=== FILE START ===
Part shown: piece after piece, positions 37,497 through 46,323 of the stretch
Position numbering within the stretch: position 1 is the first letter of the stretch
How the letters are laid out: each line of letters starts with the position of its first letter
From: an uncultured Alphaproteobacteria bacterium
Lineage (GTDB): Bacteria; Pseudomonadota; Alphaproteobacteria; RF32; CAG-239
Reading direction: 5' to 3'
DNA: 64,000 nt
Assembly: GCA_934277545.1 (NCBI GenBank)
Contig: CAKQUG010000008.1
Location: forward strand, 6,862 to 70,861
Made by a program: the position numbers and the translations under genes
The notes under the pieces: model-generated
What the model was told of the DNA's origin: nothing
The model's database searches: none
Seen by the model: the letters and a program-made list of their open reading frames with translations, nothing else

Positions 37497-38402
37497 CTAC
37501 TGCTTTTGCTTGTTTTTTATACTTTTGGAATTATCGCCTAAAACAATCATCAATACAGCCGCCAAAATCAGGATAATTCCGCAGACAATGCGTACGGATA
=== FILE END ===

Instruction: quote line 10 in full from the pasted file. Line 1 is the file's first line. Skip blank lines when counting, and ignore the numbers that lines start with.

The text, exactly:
Location: forward strand, 6,862 to 70,861